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calcium channel, voltage-dependent, L type, alpha 1S subunit
The voltage-gated Ca2+ channel CaV1.1 functions as a voltage sensor in skeletal muscle excitation-contraction (EC) coupling. (Tuluc )
CACNA1 (also known as MHS5; HOKPP; TTPP1; Cav1.1; HOKPP1; hypoPP; CCHL1A3; CACNL1A3) encodes Cav1.1, one of the five subunits of the slowly inactivating L-type voltage-dependent calcium channel in skeletal muscle cells. Mutations in this gene have been associated with hypokalemic periodic paralysis, thyrotoxic periodic paralysis and malignant hyperthermia susceptibility.
Only one CaV1.1 splice variant has so far been described in rabbit skeletal muscle (Perez-Reyes ). Skipping of exon 29 shortens the extra-cellular loop connecting transmembrane domains IVS3 and IVS4. This loop is a conserved splicing site of CaV1 a1 subunits that has been shown to generate differentially distributed and functionally distinct channel variants. (Tuluc 
Cacna1s : calcium channel, voltage-dependent, L type, alpha 1S subunit
I-II loop of Ca(v)1.1 was identified as the domain interacting with caveolin-3, with an apparent affinity of 60nM. Couchoux et al  showed a direct molecular interaction between caveolin-3 and the dihydropyridine receptor which is likely to underlie their functional link and whose loss might therefore be involved in pathophysiological mechanisms associated to muscle caveolinopathies.
See figure 1 in Striessnig et al  for a detailed structure drawing of Cav1.1.
Cav1.1 in muscle cells is located in triad junctions in close apposition to the Ca2+ release channel (type 1 ryanodine receptor (RyR1)) in the sarcoplasmic reticulum (SR). (Tuluc )
Cav1.1 and Cav1.2 subunits may substitute for Cav1.3 to maintain bone response to mechanical loading. (Zhao)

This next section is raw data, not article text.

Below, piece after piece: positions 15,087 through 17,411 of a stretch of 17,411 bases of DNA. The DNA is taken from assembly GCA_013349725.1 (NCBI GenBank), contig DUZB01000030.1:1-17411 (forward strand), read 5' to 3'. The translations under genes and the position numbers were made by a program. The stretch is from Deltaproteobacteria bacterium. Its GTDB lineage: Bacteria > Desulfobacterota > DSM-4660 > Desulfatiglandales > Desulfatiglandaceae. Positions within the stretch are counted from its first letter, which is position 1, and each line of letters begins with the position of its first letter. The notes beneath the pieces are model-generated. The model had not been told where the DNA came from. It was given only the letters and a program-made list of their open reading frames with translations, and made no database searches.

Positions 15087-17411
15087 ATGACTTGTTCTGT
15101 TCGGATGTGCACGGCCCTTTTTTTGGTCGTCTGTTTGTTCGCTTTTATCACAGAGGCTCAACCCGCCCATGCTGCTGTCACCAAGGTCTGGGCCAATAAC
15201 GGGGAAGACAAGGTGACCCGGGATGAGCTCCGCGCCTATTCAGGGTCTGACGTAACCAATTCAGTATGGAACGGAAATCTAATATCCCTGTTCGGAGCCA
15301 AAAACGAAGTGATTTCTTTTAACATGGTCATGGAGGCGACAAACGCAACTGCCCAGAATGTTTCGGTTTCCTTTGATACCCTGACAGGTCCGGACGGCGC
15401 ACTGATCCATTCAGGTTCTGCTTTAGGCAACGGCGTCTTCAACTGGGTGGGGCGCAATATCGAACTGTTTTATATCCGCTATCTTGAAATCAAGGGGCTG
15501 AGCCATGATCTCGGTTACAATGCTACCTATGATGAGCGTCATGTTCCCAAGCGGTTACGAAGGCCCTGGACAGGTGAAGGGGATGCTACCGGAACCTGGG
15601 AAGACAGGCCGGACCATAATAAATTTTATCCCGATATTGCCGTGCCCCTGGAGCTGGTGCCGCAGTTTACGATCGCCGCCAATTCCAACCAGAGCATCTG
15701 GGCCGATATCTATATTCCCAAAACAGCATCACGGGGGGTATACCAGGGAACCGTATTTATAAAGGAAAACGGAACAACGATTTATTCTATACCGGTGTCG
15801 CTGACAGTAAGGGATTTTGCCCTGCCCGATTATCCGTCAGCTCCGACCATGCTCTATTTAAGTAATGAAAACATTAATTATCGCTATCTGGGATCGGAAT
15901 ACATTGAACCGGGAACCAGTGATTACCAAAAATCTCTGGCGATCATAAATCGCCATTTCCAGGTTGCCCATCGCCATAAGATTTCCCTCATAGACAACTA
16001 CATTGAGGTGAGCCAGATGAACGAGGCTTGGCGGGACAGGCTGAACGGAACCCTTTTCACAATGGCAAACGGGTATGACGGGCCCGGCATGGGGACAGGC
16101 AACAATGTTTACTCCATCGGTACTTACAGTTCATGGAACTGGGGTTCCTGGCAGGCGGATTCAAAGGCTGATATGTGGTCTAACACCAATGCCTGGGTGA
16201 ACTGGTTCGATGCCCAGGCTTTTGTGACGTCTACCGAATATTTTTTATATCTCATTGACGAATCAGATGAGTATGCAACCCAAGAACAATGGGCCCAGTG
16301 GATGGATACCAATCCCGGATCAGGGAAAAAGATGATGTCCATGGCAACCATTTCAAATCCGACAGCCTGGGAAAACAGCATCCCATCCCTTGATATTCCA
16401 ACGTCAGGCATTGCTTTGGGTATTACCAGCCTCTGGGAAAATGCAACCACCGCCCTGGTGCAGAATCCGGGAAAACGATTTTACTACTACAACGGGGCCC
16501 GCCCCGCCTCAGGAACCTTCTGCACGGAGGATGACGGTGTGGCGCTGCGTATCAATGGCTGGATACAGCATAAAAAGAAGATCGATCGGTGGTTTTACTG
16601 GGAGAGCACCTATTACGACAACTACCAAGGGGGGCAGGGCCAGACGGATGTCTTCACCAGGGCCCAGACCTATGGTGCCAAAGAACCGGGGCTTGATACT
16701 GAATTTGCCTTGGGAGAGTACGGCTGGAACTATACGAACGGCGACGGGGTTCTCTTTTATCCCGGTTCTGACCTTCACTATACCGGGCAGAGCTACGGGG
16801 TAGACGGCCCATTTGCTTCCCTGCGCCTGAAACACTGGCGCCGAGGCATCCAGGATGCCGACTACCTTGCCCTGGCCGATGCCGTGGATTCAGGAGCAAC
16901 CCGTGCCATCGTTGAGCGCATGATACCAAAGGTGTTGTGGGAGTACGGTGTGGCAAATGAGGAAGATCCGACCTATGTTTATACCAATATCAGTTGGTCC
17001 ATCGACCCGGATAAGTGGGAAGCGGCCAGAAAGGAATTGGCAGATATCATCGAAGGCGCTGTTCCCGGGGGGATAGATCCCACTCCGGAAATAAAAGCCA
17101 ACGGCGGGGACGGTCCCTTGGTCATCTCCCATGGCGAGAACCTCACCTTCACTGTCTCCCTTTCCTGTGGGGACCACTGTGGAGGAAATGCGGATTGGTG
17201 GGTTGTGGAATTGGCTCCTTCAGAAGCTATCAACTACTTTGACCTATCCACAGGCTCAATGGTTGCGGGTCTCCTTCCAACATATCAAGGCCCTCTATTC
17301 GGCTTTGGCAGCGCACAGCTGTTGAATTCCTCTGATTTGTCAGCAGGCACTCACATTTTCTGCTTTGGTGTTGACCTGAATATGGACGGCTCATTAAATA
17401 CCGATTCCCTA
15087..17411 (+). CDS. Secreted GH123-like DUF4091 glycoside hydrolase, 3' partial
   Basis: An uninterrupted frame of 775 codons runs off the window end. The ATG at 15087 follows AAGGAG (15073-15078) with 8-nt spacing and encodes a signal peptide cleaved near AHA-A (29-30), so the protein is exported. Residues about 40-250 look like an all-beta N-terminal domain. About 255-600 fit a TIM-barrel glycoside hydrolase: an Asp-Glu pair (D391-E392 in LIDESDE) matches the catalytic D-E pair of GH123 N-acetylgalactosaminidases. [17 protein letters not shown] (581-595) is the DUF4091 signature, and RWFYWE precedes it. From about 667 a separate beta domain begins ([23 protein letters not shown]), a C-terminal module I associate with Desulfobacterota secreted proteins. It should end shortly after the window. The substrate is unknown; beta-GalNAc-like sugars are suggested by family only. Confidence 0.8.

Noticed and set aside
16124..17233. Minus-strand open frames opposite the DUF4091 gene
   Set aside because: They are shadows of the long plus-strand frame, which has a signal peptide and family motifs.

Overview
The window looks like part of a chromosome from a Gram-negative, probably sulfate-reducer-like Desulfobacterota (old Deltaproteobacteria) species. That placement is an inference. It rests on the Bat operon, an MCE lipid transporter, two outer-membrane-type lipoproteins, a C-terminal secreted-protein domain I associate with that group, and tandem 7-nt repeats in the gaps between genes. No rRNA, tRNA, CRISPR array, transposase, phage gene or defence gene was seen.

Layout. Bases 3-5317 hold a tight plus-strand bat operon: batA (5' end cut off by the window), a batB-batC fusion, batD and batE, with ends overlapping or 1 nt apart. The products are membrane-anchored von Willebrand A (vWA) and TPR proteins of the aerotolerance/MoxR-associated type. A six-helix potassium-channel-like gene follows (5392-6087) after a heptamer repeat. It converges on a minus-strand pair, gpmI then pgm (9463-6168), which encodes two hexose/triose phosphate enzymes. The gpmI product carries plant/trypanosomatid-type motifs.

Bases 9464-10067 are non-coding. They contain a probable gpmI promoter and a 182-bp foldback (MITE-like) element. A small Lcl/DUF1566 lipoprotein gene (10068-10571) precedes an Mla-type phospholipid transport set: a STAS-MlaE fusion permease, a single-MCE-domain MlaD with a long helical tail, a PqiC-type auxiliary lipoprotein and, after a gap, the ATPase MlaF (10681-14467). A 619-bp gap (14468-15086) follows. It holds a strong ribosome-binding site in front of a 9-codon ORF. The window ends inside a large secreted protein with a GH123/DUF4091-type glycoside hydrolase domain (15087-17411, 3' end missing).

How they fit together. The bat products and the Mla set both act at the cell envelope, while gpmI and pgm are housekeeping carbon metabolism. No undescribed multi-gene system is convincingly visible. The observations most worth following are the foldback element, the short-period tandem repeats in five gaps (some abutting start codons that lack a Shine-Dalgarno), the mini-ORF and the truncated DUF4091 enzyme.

On depolarization of the surface membrane, CaV1.1 undergoes a conformational change that rapidly activates the Ca2+ release channel, presumably via protein-protein interactions. Ca2+ influx through the voltage-gated Ca2+ channel is not required for activation of skeletal muscle EC coupling. L-type Ca2+ currents through CaV1.1 activate very slowly and at more positive membrane potentials than EC coupling (for review, see Melzer et al. ). Therefore, it is unlikely that during a short skeletal muscle action potential Ca2+ channels contribute significant amounts of Ca2+ to the transients that trigger contraction. (Tuluc )
Cav1.1 channels (which also contain a γ-subunit) carry very slowly activating Ca2+ inward currents, too slow for providing Ca2+ to the contractile machinery in response to millisecond depolarizations eliciting muscle contraction. Although the fast conformational changes of their voltage-sensing domains induce pore opening very slowly, they are quickly transmitted to the sarcoplasmic reticulum (SR) ryanodine receptors (RyR1), thus serving as fast voltage sensors for SR Ca2+ release. This seems to be accomplished through a close physical association of Cav1.1 channels in the T- tubular membrane and RyR1 in the junctional SR of the skeletal muscle triads (Kugler ).